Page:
2. satya Moderator

    Any specific reason why you need such data?

    Do you have any specific performance issues at present?

    Satya SKJ
    Microsoft SQL Server MVP
    Writer, Contributing Editor & Moderator
    http://www.SQL-Server-Performance.Com
    This posting is provided AS IS with no rights for the sake of knowledge sharing. Knowledge is of two kinds. We know a subject ourselves or we know where we can find information on it.
  3. sgilmour New Member


    I work in a Support environment and the reason is purely statistical in that all I would like to know is the number of rows that have been inserted into a table during random periods of the day. This in turn could tell me quite a few things about how our Customer's are using our software: peak times, throughput, etc. The number of times I require this value could be either once, twice or up to ten times a day.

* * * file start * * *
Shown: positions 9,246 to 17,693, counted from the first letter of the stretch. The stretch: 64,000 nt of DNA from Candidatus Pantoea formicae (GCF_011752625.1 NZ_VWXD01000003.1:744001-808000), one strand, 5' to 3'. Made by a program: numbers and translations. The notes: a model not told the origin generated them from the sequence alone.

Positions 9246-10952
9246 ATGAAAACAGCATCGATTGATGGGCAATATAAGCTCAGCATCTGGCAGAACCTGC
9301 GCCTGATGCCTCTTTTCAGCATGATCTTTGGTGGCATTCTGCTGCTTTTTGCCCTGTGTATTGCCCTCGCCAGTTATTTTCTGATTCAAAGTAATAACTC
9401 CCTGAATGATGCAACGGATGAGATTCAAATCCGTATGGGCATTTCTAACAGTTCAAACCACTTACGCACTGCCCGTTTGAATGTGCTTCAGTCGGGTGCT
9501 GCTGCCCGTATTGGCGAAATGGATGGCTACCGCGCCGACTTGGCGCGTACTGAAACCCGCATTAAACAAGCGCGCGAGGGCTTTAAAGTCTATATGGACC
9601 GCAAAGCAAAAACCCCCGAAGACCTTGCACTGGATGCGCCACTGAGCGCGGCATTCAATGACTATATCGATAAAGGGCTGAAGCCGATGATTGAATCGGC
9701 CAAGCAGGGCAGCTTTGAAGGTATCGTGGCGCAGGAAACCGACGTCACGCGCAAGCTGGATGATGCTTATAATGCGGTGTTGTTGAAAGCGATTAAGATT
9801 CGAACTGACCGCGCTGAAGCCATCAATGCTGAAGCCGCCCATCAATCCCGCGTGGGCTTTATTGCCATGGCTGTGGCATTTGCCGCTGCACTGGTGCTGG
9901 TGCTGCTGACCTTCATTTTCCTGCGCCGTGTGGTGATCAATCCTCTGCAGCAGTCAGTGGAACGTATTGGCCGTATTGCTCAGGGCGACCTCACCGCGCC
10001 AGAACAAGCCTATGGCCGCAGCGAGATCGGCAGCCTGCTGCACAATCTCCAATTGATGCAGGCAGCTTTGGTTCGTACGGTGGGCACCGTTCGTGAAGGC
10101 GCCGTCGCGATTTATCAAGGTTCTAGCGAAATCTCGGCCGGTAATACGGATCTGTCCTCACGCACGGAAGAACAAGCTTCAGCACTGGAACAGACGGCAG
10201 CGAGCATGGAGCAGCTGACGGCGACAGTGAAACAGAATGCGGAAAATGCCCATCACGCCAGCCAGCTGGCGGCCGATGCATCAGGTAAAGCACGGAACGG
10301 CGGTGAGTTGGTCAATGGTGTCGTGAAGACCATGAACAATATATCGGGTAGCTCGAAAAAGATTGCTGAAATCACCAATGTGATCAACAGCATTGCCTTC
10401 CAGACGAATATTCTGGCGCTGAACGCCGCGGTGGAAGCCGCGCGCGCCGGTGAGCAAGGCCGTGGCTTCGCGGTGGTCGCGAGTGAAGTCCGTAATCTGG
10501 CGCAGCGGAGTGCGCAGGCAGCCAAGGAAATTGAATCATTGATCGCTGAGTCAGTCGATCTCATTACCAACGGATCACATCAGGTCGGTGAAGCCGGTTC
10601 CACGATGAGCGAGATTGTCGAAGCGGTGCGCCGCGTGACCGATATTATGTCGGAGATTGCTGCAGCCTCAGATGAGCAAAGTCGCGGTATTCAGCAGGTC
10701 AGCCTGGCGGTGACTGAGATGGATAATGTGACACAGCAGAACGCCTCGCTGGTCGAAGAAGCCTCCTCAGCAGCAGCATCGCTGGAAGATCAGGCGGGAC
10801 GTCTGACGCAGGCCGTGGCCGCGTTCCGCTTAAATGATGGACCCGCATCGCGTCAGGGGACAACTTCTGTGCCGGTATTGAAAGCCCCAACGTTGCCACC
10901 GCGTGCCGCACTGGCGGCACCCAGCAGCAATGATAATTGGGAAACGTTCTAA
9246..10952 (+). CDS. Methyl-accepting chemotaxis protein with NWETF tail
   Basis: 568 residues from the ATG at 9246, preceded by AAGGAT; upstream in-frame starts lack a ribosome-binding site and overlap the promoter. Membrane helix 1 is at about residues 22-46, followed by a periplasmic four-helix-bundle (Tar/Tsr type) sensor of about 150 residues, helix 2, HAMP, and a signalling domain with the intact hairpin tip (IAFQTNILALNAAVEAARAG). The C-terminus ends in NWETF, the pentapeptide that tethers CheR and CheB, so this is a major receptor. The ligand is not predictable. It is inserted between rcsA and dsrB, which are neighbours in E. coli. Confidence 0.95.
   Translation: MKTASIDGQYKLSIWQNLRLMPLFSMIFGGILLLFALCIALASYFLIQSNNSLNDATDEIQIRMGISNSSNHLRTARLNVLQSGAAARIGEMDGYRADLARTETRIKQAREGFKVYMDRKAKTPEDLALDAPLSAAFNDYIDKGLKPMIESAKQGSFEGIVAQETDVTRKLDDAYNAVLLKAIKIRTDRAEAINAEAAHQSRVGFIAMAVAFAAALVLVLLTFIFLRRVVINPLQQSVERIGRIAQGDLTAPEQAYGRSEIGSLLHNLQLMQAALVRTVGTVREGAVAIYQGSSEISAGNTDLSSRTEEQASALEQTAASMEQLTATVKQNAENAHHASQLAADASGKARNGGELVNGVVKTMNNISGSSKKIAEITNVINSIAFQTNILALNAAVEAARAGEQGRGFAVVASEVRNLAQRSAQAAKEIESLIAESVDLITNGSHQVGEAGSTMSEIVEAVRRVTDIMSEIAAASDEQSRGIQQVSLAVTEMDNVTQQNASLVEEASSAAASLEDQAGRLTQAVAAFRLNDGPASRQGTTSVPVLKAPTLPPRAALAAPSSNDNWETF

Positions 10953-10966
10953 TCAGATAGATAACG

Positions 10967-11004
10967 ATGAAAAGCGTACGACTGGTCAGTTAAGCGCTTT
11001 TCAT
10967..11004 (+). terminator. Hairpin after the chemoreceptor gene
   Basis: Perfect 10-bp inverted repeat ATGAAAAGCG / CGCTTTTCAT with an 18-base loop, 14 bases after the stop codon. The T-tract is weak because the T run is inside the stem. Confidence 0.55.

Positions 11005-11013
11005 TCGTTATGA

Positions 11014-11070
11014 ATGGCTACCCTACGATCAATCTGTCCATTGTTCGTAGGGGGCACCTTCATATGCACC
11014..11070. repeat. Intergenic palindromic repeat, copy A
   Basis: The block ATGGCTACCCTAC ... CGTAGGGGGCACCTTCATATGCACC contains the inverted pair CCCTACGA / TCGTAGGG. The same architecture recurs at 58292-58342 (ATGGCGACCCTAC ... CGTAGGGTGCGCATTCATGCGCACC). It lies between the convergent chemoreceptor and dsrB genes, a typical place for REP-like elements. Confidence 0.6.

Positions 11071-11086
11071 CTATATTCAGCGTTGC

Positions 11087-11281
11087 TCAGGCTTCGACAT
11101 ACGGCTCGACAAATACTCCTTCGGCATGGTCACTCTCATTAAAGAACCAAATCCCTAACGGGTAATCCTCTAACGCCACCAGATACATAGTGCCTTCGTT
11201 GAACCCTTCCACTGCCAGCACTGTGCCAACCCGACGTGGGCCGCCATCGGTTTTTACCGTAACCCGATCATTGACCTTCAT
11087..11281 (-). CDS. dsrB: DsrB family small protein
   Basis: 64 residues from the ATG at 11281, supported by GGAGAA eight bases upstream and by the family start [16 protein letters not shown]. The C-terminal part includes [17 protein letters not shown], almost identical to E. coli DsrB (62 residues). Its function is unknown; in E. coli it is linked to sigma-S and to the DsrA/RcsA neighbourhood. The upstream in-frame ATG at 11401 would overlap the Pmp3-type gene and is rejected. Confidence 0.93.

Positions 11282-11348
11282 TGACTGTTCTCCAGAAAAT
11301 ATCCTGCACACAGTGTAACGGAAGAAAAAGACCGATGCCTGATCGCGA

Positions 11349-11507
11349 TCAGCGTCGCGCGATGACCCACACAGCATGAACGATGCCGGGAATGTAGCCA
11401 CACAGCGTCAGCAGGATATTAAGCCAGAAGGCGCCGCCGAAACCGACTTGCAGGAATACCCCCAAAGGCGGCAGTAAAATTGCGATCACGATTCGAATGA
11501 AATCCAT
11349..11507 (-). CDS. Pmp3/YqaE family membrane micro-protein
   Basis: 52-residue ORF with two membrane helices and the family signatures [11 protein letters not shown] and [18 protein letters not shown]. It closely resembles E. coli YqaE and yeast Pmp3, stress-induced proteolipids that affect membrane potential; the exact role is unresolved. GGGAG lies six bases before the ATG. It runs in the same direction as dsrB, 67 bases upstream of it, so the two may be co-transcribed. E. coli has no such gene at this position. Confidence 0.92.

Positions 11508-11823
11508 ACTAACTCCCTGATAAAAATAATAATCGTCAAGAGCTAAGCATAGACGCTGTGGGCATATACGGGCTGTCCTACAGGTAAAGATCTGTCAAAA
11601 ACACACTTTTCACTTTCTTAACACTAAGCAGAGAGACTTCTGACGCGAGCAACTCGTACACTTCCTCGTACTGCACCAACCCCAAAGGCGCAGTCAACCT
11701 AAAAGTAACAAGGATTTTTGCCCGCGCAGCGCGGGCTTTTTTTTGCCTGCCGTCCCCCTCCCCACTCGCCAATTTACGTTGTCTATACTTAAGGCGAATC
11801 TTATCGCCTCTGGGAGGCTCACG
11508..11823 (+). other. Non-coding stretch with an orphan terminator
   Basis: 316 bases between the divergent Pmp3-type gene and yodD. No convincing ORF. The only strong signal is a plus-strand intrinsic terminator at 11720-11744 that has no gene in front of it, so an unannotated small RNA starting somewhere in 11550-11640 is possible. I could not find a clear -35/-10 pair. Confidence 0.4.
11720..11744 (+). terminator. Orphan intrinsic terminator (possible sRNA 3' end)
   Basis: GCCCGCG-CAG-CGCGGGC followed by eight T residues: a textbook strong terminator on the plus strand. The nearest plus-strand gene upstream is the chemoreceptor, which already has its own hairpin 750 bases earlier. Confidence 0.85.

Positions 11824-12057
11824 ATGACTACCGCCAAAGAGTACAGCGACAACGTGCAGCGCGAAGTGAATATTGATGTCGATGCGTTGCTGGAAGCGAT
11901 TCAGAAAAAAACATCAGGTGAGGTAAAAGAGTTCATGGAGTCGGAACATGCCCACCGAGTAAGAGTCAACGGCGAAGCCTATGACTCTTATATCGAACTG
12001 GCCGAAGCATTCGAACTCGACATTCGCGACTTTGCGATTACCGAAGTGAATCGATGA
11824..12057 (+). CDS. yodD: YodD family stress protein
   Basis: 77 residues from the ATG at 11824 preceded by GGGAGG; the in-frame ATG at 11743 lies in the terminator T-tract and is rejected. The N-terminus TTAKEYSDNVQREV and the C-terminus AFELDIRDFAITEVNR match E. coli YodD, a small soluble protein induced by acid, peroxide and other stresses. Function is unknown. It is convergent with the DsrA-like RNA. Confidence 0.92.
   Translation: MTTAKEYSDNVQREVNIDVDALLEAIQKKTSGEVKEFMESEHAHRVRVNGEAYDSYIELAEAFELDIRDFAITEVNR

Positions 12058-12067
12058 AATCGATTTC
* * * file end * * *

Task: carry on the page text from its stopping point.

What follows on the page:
It would be good to call a store proc from the command line say, that would return me the total number of rows that have been inserted into a given table. I am not interested in the number of rows in the table at the given time which could be achieved by using COUNT.

    I can see something along the lines of 2 store procs: reset the counter and obtain the count value.

    There would be a counter behind the scenes keeping a rolling count of when a row is added to a table.

    What I am stumbling on is: how the counter can be implemented, is there an already predefined store proc or function call I could use that already does this, or is this a bit more tricky to implement?!